Question About Small US Towns.

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withnail

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Oct 30, 2011
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United Kingdom
Hey,
I enjoy watching the true crime channels as well as "reality" shows. I've noticed that a lot of small towns in America have signs that show the town name, elevation above sea level and population. It seems the figures for smaller towns can be quite precise - eg Rosewood, Elevation 530 ft, Population 756. (Made up example)
Is there anyone from a small town that can answer - how often do they update those signs? Obviously the population will change as people are born or die, move in or move out, but how accurate are such population figures?
Thanks for any answers as it is one of those little facts that bug me when I can't sleep in the wee small hours!

 

philobeddoe

Preferred Member
Oct 31, 2011
5,126
1,751
East Indiana
Good question Withnail, my town has such a sign and it only gets updated when it gets replaced. Every eight to ten years or so. I have seen rather wealthy small touristy towns where the sign gets updated regularly and the numbers are on moveable placards.

 

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tarak

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Jun 23, 2013
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South Dakota
Grew up in a small Minnesota town...sign changed with the census. We never had the identification of our elevation but it was Southwest Minnesota so....."Depressingly Near Sea Level for 500 Radial Miles" might work on a sign....

 

eaglerico

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Jan 8, 2011
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These are typically replaced based on the Census, every 10 years. However, they get replaced using the budget for signs for the road they are on. Typically only on major highways.

 

withnail

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Oct 30, 2011
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Thank you for the answers. Once each census makes sense. I couldn't see some guy ringing up the morgue and maternity wards every morning, before heading out with a paint brush to update the sign when needed! :)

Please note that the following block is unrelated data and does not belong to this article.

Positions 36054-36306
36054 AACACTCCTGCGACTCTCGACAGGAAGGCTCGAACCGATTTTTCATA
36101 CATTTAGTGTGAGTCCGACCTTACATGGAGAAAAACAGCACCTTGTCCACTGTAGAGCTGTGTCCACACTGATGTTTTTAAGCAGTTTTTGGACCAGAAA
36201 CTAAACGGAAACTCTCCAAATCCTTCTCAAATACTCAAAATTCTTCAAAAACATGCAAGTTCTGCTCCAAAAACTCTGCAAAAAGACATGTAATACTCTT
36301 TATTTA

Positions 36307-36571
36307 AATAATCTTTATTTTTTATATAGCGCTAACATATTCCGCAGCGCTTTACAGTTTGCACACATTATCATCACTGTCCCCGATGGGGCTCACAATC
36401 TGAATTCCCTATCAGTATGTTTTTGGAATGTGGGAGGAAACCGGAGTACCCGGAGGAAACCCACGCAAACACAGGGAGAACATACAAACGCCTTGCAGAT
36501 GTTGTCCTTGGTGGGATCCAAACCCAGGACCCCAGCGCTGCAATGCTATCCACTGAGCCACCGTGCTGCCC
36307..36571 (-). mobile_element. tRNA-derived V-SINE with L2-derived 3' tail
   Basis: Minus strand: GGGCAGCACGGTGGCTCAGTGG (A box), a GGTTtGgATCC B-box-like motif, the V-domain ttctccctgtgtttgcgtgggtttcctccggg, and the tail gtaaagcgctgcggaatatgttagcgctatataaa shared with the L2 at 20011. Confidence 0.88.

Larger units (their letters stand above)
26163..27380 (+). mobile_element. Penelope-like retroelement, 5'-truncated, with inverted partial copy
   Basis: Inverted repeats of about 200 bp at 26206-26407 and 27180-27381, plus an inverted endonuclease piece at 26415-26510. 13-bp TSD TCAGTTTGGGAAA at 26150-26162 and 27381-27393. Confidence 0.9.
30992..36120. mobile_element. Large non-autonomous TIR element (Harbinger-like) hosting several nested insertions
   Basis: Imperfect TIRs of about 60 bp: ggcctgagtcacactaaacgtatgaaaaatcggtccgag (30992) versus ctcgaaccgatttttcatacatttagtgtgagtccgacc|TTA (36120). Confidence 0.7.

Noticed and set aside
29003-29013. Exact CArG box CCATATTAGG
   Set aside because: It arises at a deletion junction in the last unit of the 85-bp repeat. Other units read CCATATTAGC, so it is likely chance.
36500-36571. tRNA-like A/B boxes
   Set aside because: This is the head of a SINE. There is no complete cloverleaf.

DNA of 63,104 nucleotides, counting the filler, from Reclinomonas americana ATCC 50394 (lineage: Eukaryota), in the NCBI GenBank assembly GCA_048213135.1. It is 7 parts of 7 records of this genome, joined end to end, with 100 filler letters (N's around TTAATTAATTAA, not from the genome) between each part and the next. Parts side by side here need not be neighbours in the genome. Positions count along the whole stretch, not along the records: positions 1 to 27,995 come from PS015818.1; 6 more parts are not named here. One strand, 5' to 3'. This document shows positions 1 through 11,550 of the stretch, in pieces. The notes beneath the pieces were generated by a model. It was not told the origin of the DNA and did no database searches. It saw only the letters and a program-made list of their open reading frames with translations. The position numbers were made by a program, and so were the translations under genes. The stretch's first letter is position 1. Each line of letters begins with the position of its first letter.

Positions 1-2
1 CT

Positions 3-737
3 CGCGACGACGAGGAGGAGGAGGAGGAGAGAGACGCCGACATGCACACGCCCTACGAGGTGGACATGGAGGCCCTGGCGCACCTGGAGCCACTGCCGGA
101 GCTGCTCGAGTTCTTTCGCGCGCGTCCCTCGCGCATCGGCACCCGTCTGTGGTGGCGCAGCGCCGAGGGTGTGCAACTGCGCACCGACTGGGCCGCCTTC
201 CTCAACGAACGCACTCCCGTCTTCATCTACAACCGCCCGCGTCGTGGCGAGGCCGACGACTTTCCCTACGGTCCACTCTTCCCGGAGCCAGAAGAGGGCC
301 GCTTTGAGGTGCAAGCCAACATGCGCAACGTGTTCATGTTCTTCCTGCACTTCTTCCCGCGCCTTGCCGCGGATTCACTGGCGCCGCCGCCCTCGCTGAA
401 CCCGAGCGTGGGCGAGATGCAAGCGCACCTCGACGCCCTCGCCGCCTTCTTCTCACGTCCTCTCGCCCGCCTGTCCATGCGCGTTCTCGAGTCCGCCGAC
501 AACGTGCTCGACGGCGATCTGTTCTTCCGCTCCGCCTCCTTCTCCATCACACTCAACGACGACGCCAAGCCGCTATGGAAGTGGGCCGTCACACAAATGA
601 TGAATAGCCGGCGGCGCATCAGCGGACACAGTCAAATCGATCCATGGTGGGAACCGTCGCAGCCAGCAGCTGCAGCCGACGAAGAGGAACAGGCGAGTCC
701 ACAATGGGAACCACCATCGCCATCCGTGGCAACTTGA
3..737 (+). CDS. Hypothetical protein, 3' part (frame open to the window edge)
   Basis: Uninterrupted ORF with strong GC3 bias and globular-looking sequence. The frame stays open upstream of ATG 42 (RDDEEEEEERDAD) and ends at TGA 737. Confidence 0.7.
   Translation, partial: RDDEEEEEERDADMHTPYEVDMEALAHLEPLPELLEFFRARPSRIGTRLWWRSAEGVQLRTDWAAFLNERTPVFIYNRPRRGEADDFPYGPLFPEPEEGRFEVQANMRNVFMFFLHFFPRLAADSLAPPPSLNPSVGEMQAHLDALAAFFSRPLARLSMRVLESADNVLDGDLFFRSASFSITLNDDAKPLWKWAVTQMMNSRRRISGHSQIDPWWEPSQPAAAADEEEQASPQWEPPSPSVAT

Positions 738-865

Is the practice of quoting the population on town signs common all over America, or is it more common in Southern States?

 

locopony

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Jun 7, 2011
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Every town that I know of does this. I dont know why they do it but even big cities do it.

 

kyriefurro

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Jul 14, 2013
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When I was a boy we took a family trip to visit my uncle in Cody, Wyoming. Somewhere along the way, Dad took a wrong turn and we spent several extra hours enjoying the Wyoming countryside. Some where out there we drive through an itty bitty town made up of a post office, a gas station, and three houses. The sign along the road said "Population: 13." Someone had crossed out the 13 with a magic marker and written 14 in its place.
Guess somone in town had a baby :lol:

 

cavendish36

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Jun 26, 2013
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[Grew up in a small Minnesota town...sign changed with the census. We never had the identification of our elevation but it was Southwest Minnesota so....."Depressingly Near Sea Level for 500 Radial Miles" might work on a sign....]
+1,tarak! That could go for just about any place in Nebraska, too!

 

pstlpkr

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Dec 14, 2009
9,738
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Birmingham, AL
I concur with the "updated with the census" consensus. :D
One of those small towns is about a half-hour South of here.

Sylacauga (Translates from Cherokee as: Buzzard's Roost) The home town of my wife.
Alabama State Hwy 280 runs through there and is named Jim Nabors Highway.
Here's a quote from Jim Nabors.
He was discovered in 1962, singing at a Santa Monica nightspot called The Horn, when Andy Griffith came in for drinks. Griffith, though, was more impressed by Nabors' banter between songs than with his singing, and he asked Nabors to audition for a one-time appearance on his top-rated Andy Griffith Show. On camera, Nabors was a natural, and he became Gomer Pyle, perhaps the dumbest hick in Mayberry but perpetually possessed of a cheerful disposition.
Nabors' appearance on Griffith's show was very well received, and Pyle became a recurring character on the show. He was eventually spun off to his own sitcom, Gomer Pyle USMC, where the hayseed Pyle never got past boot camp, and was always hollered at by his hilariously furious drill sergeant Frank Sutton. The show was lowbrow funny and innocent, and fairly enlightened for a military sitcom that aired during the Vietnam war. One episode showed hippies in a positive light, and another episode had Nabors-as-Pyle singing Bob Dylan's peace anthem "Blowing in the Wind." The series ran for five years, ending in 1969, and to this day Marine drill instructors often refer to recruits who need extra training and extra shouting as "gomers."
Just a bit of trivia... The Marine Recruit Platoon that appears at the beginning of Gomer Pyle USMC was one of my Dad's platoons. They were paid with a wrist watch because they weren't allowed to take pay for their appearance on television.
Edit: It's a small world.

 
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